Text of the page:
Set in the near past of the 1970’s, a young reporter (Halle Berry) meets an aging scientist (James D’Arcy) who possesses secret documentation that may bring to light certain irregularities at a prominent nuclear power plant operated by a former oil executive (Hugh Grant). After the scientist is murdered, the investigative journalist heads to the plant to try to uncover more while encountering one of the scientist’s colleagues (Tom Hanks) and the firm’s head of security (Keith David).
The present finds a stressed book publisher (Jim Broadbent) finding sudden success when one of his clients (Tom Hanks) tosses a prominent literary critic from the roof of a party celebrating his new book. The success and financial gain lead the publisher to find himself threatened by his client’s friends looking for a bigger cut. When he asks for help from his brother (Hugh Grant), he’s secretly locked in a retirement home here he must concoct a plan to escape under the watchful eyes of a demented nurse (Hugo Weaving).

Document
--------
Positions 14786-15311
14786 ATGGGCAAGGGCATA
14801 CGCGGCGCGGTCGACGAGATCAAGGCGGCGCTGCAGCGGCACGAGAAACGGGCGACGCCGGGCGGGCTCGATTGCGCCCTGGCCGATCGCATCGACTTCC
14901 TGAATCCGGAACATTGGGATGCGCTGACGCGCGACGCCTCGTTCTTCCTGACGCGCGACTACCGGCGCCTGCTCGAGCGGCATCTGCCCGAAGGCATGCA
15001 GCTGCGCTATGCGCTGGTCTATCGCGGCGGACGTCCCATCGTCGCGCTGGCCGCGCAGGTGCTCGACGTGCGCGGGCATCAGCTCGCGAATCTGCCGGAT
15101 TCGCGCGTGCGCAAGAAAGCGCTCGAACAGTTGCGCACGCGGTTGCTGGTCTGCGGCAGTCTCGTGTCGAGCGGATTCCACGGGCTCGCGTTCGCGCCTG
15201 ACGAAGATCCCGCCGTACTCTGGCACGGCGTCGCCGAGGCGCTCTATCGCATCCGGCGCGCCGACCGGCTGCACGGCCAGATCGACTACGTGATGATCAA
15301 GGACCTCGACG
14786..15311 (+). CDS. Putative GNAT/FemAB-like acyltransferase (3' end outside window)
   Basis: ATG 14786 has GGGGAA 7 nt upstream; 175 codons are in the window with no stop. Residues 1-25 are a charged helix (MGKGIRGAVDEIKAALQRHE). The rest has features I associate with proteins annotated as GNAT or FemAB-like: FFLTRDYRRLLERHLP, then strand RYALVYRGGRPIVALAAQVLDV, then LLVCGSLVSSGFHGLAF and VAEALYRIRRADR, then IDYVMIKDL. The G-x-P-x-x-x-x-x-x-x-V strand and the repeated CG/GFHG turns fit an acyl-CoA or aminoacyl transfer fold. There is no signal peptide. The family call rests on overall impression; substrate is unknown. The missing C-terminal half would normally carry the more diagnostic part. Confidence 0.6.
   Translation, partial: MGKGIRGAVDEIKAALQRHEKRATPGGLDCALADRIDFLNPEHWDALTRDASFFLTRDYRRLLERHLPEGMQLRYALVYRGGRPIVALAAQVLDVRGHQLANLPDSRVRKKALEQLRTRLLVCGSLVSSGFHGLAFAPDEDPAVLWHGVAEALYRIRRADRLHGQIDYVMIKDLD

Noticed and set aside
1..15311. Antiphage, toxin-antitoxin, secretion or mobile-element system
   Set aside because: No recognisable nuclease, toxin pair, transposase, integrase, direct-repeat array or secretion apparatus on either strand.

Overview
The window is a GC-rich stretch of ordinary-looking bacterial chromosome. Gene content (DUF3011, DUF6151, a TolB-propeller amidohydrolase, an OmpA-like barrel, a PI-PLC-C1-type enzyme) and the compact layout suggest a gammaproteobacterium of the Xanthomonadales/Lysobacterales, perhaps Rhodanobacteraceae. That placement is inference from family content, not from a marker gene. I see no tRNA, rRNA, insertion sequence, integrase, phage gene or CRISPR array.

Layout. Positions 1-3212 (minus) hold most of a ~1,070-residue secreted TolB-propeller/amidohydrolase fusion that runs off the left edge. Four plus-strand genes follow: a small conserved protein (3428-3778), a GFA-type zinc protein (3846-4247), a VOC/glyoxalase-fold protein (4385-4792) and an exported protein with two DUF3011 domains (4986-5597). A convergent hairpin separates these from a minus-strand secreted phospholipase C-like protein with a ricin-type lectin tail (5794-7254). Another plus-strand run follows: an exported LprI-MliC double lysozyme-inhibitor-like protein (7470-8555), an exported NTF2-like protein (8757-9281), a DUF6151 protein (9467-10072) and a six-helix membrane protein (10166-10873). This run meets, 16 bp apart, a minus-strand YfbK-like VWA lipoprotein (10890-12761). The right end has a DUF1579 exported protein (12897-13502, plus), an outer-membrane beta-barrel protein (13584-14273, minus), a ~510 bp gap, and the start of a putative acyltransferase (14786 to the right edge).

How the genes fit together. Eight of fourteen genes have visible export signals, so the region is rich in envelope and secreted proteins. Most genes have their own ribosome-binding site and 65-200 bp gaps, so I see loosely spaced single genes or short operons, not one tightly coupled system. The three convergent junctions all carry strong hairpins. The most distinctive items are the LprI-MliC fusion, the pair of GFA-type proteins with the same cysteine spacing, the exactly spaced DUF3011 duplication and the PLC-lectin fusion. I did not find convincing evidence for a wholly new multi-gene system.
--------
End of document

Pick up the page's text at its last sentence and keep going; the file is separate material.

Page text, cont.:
Moving several decades into the future, an artificial intelligence (Doona Bae) struggles with the regimintation of her life while her inebriated boss abuses one of her fellow duplicates. After a number of events, she escapes with the charismatic lieutenant (Jim Sturgess) of a major resistance cell to find a world in a more dire predicament than she expected.
In the distant future, a tribal group is beset by a group of marauding bandits while a knowledgable shepherd (Tom Hanks) seeks to protect his loved ones, but fears what would happen if he stood up to these others tribesmen. When a beautiful off-lander (Halle Berry) arrives seeking passage to the forbidden, and haunted mountain where she hopes to find a cure to her affliction.
Hanks, Berry, Broadbent, Sturgess, Whishaw, Weaving, Bae, David, D’Arcy, Gyasi, Grant and Xun Zou and Susan Saranond each take on at least three roles each with some performing in all six eras. Each of them have moments to shine, but the most intriguing performances are delivered by Sturgess, Whishaw, D’Arcy and Hanks. Hanks eats much scenery in some of his performances, but there’s a genuine honesty in the rest that offset any negative overall impression. Berry, Broadbent and David are strong in all of their roles, but never step beyond their comfort zones. Grant and Weaving are great fun taking on villainous roles in nearly every time line. It’s a departure for Grant, but Weaving has been doing this for years and I’m disappointed he wasn’t given at least one heroic character to portray.